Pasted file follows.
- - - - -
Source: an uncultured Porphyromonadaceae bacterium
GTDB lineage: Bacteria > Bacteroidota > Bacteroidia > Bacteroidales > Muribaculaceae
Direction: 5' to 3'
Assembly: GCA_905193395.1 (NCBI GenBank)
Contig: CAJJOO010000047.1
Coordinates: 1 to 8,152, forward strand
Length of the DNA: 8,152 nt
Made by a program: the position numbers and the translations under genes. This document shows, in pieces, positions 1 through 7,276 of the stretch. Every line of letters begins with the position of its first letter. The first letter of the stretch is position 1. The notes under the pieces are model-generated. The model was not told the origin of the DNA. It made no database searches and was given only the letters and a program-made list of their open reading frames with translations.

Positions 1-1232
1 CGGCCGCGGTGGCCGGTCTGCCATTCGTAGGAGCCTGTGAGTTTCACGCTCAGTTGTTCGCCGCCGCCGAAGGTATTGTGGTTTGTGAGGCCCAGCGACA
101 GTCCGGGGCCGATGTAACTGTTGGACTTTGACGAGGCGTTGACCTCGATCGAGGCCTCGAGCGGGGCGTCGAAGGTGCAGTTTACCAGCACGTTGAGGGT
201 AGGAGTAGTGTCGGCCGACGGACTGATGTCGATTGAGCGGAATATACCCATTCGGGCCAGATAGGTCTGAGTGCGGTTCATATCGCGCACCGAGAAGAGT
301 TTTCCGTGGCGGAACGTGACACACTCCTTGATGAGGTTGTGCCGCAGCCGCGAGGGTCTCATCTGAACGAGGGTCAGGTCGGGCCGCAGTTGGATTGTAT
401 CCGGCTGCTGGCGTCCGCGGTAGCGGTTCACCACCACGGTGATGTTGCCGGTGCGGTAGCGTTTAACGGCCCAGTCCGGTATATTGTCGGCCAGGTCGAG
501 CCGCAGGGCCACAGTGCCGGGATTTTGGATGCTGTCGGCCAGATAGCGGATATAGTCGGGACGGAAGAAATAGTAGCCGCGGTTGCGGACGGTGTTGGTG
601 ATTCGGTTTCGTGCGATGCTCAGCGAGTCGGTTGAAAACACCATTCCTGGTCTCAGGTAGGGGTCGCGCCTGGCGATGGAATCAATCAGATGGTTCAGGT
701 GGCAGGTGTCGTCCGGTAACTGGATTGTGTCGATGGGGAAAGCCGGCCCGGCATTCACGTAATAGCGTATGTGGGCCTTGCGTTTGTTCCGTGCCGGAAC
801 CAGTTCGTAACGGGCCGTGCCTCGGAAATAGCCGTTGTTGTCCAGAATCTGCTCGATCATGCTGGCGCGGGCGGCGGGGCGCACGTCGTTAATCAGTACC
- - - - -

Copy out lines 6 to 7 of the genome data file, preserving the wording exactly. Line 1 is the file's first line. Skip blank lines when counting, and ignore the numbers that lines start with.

Coordinates: 1 to 8,152, forward strand
Length of the DNA: 8,152 nt